- "ON the other hand, if thou allow the
- come in, if he wed me, if it so fall out, we
- sundered each from other, our gay garb will
be turned to
- mourning, they will be happy and glorious,
- will be magnified a hundredfold. This shall
not be said, that
- the Persians1 hold sway in our
- ' Khvarazma was a province of Persia.
- "I SAID: 'May God avert the wedding of thee
- youth! When they come into India and I
- quality, I shall show forth to them my
- and prowess; I shall so slay them that they
become of no account!'
- "SHE spoke to me saying: 'A woman should act
- womanly way as befits her sex; I cannot have
- much blood, I cannot become a wall of
division. When they
- come, slay the bridegroom without killing his
- do true justice makes even a dry tree green.
- "THUS do, my lion, most excellent of all
- the bridegroom stealthily, take not soldiers,
- his armies like cattle or asses; how can a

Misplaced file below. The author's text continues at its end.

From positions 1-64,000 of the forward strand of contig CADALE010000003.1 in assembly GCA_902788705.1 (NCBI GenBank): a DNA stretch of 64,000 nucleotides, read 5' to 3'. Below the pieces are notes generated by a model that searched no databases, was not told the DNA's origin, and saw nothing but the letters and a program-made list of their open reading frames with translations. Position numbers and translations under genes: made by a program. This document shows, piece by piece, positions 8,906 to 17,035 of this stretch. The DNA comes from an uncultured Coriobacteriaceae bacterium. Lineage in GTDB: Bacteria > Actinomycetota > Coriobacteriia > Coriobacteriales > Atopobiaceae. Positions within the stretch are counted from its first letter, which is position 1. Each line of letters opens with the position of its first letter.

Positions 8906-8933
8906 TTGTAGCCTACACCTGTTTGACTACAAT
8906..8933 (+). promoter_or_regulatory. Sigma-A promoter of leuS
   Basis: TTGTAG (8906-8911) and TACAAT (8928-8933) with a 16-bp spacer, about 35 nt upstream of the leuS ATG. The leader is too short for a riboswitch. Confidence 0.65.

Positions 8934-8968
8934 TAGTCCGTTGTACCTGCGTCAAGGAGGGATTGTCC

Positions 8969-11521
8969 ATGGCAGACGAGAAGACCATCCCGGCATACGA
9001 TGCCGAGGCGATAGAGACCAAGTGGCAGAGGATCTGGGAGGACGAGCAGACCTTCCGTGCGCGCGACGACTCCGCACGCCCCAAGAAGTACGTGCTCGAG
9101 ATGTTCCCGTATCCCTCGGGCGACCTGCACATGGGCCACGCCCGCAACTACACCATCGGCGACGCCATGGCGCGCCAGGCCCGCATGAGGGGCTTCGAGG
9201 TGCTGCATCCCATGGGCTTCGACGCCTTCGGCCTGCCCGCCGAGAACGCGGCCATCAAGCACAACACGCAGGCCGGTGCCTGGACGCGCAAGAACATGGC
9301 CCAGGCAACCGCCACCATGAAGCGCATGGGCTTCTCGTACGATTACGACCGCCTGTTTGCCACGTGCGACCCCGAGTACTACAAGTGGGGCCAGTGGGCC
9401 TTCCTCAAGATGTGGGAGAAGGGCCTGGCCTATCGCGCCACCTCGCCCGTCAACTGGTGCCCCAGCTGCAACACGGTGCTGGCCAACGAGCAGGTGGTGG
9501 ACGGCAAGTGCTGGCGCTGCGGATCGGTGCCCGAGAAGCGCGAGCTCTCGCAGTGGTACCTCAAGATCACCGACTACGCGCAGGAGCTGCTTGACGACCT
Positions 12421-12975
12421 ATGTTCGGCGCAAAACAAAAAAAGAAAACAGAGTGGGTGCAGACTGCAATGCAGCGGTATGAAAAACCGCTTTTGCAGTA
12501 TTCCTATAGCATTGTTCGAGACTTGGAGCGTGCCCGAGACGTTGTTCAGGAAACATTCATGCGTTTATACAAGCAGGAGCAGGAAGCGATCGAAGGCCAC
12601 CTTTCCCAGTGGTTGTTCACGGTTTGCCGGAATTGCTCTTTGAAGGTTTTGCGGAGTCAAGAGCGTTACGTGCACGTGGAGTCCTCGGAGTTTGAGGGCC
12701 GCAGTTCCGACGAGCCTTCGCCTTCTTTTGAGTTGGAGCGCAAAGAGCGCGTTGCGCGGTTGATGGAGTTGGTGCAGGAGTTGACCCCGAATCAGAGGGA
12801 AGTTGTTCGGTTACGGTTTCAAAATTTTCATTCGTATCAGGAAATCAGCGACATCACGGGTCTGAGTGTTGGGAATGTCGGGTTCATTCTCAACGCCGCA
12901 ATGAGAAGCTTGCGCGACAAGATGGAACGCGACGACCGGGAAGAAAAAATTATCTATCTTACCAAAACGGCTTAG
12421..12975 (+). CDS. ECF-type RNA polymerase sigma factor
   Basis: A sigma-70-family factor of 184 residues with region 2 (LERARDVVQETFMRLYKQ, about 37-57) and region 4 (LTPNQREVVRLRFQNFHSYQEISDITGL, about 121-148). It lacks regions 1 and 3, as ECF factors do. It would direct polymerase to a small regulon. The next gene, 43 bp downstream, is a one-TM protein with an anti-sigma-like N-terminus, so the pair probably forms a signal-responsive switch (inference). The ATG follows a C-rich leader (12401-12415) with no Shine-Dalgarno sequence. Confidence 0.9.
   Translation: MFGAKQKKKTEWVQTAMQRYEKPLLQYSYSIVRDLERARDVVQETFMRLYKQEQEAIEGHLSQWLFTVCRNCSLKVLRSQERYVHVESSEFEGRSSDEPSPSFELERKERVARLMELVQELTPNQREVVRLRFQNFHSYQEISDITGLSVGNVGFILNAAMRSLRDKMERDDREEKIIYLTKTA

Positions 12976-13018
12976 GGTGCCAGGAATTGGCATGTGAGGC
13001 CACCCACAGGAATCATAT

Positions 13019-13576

man bear the
- burden of much innocent blood!
- "WHEN thou hast killed him, tell thy lord, my
- say to him "I could never let India be food
- Persians; it is mine own heritage, never will
I give up even
- a drachm of it; if thou wilt not leave me in
peace I will
- make a wilderness of thy city!"
- "SAY not that thou wantest my love or
desirest me, so
- will the righteousness of thy deed seem the
- king will then entreat thee in the most
- abject manner; I shall give myself into thy
- together will suit us.'
- "THIS counsel and advice pleased me
- boasted that I would wield my sword for the
slaying of my
- foes. Then I rose to depart. She began to
entreat me to sit
- down; I longed to do so, but could not bring
- clasp and embrace her.
- "I TARRIED some time, then I left her, but I
- one mad, Asmat'h went in front of me; I shed
- my grief increased a thousandfold, my joy was
- one; then I went unwillingly away, and so I